Vote to Scale Back Reston Heights Plan Delayed

by Fatimah Waseem May 3, 2019 at 9:45 am 0

After concerns about stormwater management and driving access between a neighboring property, Fairfax County Planning Commission delayed a vote on JBG Smith’s proposal to remove 215,000 square feet of office space from its Reston Heights development Wednesday night.

The mixed-use development at 11830 Sunrise Valley Drive is currently developed with the 385-unit VY apartment community, the Reston International Center office building, and a parking lot. JBG Smith wants to remove planned office space as well as 3,600 square feet of retail on the 10-acre parcel.

Mary Cortina, an at-large commission member, said JBG Smith should consider stormwater management on the site — even though its latest plans do not remove any pervious surface.

“The reason I bring this up is that we have continued to make this case to the public and to others that as we redevelop these large parking lots and put in more mixed use that we’re actually improving the environment,” she said.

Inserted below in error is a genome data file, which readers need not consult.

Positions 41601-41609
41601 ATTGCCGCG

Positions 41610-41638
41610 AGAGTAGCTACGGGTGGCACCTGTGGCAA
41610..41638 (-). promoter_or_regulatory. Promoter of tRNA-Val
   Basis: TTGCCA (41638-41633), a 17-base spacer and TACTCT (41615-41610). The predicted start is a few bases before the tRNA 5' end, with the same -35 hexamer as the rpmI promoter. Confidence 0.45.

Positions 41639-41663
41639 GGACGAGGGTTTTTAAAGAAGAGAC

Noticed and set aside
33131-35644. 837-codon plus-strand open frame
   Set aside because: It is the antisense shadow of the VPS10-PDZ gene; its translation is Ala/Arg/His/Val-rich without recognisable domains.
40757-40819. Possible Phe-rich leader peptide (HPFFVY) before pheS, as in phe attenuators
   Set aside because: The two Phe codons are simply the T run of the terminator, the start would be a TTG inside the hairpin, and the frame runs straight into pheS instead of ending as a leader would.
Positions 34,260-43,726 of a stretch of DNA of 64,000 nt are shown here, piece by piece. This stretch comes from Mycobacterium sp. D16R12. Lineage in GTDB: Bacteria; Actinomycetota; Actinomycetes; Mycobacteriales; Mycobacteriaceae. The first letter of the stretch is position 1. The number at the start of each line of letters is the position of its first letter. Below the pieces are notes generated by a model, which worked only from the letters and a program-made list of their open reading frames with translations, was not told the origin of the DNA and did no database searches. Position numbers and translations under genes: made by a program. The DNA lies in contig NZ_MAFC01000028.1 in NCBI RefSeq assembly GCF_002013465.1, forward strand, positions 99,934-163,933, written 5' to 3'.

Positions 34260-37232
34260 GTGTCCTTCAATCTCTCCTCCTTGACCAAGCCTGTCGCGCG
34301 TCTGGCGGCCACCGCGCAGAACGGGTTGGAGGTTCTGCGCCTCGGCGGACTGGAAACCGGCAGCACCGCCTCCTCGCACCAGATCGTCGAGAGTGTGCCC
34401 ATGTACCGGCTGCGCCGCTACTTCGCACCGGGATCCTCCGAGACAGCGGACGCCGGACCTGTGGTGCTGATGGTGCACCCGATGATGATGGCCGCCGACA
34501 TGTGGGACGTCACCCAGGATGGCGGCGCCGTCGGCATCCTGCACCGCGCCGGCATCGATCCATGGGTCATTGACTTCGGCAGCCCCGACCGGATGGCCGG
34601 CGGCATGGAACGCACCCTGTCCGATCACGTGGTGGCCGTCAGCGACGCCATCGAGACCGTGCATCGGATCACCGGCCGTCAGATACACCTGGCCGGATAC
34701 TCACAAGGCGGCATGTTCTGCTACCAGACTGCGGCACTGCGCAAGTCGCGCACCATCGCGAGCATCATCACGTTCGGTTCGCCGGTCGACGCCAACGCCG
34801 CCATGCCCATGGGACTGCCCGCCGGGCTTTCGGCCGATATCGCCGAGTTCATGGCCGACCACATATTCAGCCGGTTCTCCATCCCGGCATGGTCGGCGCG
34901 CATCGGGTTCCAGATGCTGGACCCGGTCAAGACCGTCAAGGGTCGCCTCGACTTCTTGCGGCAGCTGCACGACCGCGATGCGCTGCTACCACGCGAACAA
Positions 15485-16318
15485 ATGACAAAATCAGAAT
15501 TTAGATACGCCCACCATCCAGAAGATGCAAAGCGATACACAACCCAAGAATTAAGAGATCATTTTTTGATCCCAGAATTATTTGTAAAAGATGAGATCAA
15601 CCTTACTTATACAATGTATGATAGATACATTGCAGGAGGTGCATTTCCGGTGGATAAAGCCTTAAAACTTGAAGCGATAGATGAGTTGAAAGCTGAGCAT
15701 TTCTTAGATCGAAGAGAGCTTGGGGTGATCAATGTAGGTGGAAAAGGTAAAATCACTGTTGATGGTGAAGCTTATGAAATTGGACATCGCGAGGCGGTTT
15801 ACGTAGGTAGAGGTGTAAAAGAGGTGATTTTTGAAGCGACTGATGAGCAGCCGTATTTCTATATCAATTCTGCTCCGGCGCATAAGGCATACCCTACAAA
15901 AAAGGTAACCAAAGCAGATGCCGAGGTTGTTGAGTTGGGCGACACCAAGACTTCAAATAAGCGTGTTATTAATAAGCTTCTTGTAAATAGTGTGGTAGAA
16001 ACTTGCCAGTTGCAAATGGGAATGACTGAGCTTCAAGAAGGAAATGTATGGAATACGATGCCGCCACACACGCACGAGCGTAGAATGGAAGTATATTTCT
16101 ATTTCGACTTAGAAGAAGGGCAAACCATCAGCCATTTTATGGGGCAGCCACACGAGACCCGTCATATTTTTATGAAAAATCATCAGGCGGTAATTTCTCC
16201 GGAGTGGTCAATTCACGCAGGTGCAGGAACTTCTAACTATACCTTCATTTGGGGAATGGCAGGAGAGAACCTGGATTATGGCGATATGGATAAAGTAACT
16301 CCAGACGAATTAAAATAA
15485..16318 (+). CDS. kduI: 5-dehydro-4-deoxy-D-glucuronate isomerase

Hunter Mill District Planning Commissioner John Carter said the plan should include more trees, which are depicted in project renderings.

“I want the street trees,” Carter said. “This area of Sunrise Valley Drive is completely barren on all of the projects that have been done in the past. We must fix that.”

The owners of 7-Eleven, which owns the Exxon gas station neighboring the site, also raised concerns about lack of access to a shared driveway to the site, leaving large trucks and cars to maneuver dangerously tight curves to get onto Sunrise Valley Drive. Otto Konrad, 7-Eleven’s attorney, said that talks between the property owners have stalled.

Shane Murphy, JGB Smith’s legal representative, said JBG Smith is willing to work with the owners of 7-Eleven to secure access to an easement.

Carter said maintaining access between the two parcels is critical. “It’s the whole secret of this so-called grid of streets to work,” he said.

It’s not the first time development plans for the site have changed. Reston Heights was first approved for 498 residential units, 245,000 square feet of retail and 430,000 square feet of office space. Since then, the number of buildings has been scaled back.

The Planning Commission votes on the project on May 8.

File photo

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